The City Council passed a resolution Tuesday urging the state legislature and Governor Cuomo to send 16- and 17-year-olds accused of nonviolent crimes through the juvenile justice system, rather than automatically prosecuting them as adults.
The resolution supports a proposal made in September by New York’s chief judge, Jonathan Lippman. Lippman’s proposal would re-route adolescents accused of “less serious offenses” through family courts, where they have access to services and programs not available to those tried as adults. The proposal follows a decade-long national trend toward removing adolescents from adult courts, jails and prisons. New York and North Carolina are the only states that still automatically try 16-year-olds as adults. Eleven states set the age of criminal responsibility at 17 while 37 states and the District of Columbia set it at age 18.
Even if New York adopts the changes urged by the City Council, the state’s policy would remain among the most stringent in the country. The law would continue to send children to adult courts and prisons if they are charged with violent crimes. Only 23 other states do this, according to the U.S. Department of Justice. The majority of states mandate that children first be adjudicated in the juvenile justice system, where judges have the discretion to transfer them to adult court if they believe that circumstances warrant a criminal prosecution.
Last year, more than 42,000 young people aged 16 and 17 were prosecuted as adults in New York State, according to the Division of Criminal Justice Services. Of those, 74 percent (31,764) were charged with misdemeanors; 12 percent (5,341) were charged with nonviolent felonies; and 13 percent (5,727) were charged with violent felonies.
Another 598 children under the age of 16 were tried as adults last year under the state’s “juvenile offender” law, which sends children as young as 13 to adult court if they are accused of certain serious felonies. Of those, 77 percent were charged with robbery; 13 percent with assault; three percent with a weapons charge; one percent with homicide. Even if convicted, these juvenile offenders are not incarcerated with adults until they are at least 18 years old.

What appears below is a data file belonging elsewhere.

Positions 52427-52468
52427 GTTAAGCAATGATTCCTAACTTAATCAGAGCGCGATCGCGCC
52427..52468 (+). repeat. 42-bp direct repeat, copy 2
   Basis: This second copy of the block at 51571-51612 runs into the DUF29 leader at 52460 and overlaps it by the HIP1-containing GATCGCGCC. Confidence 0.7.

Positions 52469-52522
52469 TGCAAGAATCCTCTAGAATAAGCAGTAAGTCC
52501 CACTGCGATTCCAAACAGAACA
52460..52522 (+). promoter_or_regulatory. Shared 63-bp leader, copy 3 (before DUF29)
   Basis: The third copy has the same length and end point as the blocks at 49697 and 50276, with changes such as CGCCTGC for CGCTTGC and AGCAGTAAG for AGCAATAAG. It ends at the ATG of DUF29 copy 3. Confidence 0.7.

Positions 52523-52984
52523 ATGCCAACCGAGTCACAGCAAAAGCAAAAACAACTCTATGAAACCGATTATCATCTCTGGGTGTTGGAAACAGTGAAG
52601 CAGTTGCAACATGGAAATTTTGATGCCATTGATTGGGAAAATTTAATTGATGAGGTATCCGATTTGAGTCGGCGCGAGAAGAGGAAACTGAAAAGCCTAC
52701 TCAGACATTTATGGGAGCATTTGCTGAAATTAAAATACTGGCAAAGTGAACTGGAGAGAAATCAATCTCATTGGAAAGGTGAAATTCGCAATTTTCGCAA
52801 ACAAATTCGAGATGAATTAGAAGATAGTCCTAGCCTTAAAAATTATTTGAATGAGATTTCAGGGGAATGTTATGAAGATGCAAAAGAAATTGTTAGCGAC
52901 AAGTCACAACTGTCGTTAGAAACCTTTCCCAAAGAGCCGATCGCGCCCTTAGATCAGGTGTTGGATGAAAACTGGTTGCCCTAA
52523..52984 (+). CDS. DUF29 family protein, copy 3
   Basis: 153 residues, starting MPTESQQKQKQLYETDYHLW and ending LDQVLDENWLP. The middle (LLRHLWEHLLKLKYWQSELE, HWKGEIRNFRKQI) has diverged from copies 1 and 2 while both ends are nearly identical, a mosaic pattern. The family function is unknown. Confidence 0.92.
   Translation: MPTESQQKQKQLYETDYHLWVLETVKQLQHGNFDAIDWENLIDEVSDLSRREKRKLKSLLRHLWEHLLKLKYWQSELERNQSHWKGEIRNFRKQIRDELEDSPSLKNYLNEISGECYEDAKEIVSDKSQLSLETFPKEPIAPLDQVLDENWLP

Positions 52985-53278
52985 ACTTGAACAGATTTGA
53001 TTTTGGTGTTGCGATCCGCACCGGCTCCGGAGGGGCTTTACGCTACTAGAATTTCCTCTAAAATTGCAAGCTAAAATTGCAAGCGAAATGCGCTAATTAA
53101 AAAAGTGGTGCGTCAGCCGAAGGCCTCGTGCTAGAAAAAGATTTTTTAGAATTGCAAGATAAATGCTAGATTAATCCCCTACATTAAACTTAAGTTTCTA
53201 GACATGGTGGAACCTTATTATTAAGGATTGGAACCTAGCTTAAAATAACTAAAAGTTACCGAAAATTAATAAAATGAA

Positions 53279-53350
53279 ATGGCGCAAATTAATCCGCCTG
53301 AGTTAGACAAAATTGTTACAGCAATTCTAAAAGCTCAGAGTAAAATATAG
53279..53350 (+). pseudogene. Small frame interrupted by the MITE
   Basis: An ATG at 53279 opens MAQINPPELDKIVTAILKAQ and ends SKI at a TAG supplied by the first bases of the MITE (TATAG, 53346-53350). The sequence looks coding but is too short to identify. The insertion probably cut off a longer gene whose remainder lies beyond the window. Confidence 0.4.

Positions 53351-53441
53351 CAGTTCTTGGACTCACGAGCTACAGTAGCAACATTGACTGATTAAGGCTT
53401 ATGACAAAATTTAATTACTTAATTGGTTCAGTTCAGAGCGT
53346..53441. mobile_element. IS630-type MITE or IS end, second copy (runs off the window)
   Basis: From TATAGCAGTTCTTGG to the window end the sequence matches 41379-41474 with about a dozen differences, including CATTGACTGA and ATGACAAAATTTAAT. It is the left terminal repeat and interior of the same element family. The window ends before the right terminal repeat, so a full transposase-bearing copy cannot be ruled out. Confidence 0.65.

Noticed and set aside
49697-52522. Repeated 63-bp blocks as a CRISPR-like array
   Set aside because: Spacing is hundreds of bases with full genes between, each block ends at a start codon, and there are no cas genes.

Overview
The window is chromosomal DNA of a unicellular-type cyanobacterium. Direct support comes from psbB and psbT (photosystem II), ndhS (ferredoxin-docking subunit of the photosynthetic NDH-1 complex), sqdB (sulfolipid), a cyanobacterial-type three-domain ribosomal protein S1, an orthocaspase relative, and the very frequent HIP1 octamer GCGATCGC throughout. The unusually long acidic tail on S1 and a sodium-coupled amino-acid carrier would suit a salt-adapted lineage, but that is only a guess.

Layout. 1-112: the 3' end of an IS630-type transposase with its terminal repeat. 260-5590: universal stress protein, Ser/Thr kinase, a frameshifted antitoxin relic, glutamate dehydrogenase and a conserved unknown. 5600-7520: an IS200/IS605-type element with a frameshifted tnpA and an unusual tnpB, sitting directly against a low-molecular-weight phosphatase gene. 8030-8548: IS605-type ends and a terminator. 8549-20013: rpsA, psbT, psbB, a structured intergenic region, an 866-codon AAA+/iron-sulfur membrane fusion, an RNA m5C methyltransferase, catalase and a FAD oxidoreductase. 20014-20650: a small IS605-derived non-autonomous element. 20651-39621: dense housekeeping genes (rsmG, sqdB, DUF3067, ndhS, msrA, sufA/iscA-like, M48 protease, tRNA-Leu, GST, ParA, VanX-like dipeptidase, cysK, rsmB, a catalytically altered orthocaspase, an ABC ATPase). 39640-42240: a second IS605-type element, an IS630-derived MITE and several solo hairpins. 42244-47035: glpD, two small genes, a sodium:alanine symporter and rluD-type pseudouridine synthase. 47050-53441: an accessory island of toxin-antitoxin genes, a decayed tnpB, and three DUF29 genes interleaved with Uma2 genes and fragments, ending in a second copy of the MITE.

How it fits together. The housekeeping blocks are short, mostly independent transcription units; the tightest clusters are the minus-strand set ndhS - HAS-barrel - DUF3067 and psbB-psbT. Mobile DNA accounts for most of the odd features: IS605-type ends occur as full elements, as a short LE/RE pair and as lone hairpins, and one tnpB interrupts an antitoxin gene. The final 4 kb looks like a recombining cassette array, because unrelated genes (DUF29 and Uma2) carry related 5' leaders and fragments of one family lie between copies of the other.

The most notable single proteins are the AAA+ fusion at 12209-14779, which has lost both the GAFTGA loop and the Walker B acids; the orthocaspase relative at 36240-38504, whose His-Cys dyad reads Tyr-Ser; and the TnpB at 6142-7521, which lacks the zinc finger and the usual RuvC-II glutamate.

Judge Lippman has not provided full details on which crimes he wants to see shifted to juvenile courts. “Those juveniles who commit…serious offenses can and should be prosecuted in criminal court,” he said in a speech to the Citizens Crime Commission of New York City in September.
Others in the court system disagree. “It’s the age of the person more than the offense that we should be looking at,” says Judge Lee Elkins, who has presided in the Kings County Family Court since 1995. “The whole issue is driven by knowledge about teenagers’ development, and the reality that teenage brains are not fully developed in terms of executive function. I don’t think that the offense alone should be the determining factor” in deciding where adolescents are tried, he says.
Elkins also maintains that the proposed changes must be considered within the realities of New York’s notoriously overburdened Family Court system. “My concern is that we be adequately resourced,” he says. “With the budget cuts, everyone is already doing their utmost with less. Please don’t impose additional burdens on us without providing additional resources.”